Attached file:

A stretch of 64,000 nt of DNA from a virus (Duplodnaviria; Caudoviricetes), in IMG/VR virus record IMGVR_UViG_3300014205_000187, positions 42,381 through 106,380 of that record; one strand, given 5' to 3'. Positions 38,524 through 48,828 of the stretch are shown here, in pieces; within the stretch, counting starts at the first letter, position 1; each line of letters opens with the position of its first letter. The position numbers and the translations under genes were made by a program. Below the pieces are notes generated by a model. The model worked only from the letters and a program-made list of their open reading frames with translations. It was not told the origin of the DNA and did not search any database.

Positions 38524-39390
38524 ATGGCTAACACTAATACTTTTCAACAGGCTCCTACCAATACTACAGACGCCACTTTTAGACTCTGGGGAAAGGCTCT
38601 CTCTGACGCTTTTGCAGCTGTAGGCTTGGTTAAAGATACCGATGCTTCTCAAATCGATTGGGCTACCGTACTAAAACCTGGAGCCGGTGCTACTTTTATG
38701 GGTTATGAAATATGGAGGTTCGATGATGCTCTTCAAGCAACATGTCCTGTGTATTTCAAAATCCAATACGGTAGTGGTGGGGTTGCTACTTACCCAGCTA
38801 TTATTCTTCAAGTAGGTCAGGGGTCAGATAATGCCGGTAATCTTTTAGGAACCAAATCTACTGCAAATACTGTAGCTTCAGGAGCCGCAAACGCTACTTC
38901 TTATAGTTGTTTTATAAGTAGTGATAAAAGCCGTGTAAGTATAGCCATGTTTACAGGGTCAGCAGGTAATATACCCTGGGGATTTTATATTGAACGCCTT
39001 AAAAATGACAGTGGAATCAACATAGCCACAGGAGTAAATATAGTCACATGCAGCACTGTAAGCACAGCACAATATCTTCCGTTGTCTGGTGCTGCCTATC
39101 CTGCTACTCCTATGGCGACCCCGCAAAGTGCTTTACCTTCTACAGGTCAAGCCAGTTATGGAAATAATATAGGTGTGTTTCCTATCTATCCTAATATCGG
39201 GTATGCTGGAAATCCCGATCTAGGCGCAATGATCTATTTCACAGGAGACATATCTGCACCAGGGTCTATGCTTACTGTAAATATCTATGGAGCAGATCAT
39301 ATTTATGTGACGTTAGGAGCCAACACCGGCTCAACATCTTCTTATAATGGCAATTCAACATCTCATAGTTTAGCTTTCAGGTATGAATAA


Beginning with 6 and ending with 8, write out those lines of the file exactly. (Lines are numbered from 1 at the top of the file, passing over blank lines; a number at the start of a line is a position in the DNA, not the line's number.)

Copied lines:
38801 TTATTCTTCAAGTAGGTCAGGGGTCAGATAATGCCGGTAATCTTTTAGGAACCAAATCTACTGCAAATACTGTAGCTTCAGGAGCCGCAAACGCTACTTC
38901 TTATAGTTGTTTTATAAGTAGTGATAAAAGCCGTGTAAGTATAGCCATGTTTACAGGGTCAGCAGGTAATATACCCTGGGGATTTTATATTGAACGCCTT
39001 AAAAATGACAGTGGAATCAACATAGCCACAGGAGTAAATATAGTCACATGCAGCACTGTAAGCACAGCACAATATCTTCCGTTGTCTGGTGCTGCCTATC